Hour of the wolf
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In popular culture
"The Hour of the Wolf is the hour between night and dawn. It is the hour when most people die, when sleep is deepest, when nightmares are most real. It is the hour when the sleepless are haunted by their deepest fear, when ghosts and demons are most powerful. The Hour of the Wolf is also the hour when most children are born."
It is also the title of the ongoing science fiction radio program hosted by Jim Freund, named after Ingmar Bergman's movie.
"Have you ever heard of the hour of the wolf? ... It's the time between 3:00 and 4:00 in the morning. You can't sleep, and all you can see is the troubles and the problems and the ways that your life should've gone but didn't. All you can hear is the sound of your own heart."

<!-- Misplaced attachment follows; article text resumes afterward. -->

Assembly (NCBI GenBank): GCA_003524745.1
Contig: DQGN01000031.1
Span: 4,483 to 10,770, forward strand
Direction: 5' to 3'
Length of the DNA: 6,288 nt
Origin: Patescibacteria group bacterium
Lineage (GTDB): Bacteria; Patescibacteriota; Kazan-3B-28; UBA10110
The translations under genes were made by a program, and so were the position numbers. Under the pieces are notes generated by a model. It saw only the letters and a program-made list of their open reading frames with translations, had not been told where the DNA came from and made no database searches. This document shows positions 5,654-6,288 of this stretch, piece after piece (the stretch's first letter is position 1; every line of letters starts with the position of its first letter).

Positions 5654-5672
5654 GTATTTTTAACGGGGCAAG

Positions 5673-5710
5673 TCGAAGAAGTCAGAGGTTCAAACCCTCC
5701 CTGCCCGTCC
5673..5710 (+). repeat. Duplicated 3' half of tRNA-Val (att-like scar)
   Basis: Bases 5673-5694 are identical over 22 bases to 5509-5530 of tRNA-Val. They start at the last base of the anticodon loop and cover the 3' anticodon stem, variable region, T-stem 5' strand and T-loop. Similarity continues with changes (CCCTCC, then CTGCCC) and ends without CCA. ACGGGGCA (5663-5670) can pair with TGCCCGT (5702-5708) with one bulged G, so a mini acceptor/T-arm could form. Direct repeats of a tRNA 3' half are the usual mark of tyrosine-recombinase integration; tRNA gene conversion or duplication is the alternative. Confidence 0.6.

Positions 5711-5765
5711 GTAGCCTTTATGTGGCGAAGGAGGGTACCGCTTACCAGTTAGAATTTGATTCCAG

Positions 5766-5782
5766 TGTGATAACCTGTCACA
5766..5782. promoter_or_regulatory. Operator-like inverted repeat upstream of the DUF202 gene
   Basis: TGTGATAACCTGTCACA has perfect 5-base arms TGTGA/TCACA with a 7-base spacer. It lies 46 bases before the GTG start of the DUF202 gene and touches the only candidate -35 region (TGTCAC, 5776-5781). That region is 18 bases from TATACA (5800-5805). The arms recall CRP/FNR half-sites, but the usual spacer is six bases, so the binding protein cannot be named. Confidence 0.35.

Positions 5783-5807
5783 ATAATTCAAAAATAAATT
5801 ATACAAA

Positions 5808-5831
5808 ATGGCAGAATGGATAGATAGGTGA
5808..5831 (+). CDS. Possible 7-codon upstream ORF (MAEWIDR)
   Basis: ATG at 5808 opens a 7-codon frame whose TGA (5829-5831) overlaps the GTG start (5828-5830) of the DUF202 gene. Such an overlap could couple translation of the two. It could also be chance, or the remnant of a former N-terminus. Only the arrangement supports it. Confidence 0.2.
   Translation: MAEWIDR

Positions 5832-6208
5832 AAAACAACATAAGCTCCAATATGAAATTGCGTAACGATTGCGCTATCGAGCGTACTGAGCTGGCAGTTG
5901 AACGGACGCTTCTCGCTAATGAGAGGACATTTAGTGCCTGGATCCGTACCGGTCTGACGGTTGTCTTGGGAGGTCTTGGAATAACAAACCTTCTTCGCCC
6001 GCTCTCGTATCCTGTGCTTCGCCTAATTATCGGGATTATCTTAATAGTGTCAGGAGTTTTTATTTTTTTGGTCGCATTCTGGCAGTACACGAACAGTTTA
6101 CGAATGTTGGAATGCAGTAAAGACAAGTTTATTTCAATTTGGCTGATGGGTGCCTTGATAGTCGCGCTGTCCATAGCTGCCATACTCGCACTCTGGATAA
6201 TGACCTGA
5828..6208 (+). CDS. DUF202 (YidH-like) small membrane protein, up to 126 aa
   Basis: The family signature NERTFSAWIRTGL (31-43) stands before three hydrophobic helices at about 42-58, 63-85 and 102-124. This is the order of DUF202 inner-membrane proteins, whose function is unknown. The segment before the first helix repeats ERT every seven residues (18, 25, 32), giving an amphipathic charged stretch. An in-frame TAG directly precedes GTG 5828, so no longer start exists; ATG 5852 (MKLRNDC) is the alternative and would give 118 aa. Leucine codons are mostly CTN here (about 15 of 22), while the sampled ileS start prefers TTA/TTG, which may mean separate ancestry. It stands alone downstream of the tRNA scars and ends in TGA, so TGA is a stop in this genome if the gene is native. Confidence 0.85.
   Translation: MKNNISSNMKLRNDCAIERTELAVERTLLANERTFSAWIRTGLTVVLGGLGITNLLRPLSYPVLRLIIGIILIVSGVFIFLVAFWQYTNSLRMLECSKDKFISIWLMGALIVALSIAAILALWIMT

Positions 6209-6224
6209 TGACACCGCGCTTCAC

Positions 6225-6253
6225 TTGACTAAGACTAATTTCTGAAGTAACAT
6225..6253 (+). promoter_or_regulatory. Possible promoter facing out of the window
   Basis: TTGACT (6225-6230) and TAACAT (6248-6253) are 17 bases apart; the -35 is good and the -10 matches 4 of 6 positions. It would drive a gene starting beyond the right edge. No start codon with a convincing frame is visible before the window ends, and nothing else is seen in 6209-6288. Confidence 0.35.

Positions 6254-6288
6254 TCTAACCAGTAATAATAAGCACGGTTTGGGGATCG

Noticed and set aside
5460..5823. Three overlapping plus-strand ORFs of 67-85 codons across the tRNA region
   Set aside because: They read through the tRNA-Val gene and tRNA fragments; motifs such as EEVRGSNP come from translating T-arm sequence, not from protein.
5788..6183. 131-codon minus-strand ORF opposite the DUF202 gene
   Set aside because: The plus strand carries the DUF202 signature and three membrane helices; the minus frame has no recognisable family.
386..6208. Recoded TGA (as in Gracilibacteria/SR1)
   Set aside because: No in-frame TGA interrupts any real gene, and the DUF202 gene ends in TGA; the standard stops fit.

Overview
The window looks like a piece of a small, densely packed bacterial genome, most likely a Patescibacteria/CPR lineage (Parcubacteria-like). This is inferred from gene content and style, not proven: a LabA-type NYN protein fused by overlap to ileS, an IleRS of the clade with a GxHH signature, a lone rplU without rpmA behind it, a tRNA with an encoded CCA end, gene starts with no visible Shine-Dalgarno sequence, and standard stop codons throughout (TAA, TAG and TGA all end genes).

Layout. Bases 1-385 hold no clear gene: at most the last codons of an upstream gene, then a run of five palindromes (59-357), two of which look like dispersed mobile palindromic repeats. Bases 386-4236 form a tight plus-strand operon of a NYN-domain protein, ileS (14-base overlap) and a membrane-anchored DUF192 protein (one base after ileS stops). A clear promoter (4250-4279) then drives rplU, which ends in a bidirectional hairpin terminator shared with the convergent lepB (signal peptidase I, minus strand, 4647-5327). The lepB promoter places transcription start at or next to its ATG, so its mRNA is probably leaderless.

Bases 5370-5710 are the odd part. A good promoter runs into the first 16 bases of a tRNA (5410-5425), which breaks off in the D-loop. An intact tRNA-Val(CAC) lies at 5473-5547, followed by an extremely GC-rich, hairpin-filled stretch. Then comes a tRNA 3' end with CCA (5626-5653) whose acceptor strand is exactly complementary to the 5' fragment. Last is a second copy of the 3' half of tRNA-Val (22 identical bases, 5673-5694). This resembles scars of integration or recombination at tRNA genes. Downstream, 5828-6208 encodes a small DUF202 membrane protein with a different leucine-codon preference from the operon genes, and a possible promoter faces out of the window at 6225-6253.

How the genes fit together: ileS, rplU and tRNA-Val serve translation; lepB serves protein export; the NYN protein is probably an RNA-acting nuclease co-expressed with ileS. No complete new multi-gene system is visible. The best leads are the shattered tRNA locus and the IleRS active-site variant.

"Hour of the Wolf" is the title track of a 1969 album by The Hassles. Since the band failed to tour in the U.S., little air time was given to the group by the typical AM broadcast stations. The twelve-minute song also featured members of the group howling like wolves, significantly reducing the chance of it being played on the radio.[original research?] In the underground rock culture, the title song was a favorite of Clyde Clifford, the famous DJ and host of Beaker Street for KAAY, the "Mighty 1090" of Little Rock, Arkansas.
Ave Maris Stella
The Hour of the Wolf, "the time of utter suspension when nocturnal sounds have ceased and those of day not yet begun", begins and concludes Ave Maris Stella (Hail, Star of the Sea), a 1975 composition for chamber ensemble by the English composer Peter Maxwell Davies. Davies exploits the tension between the moment of birth and of death in the piece by concluding with "a searing cry".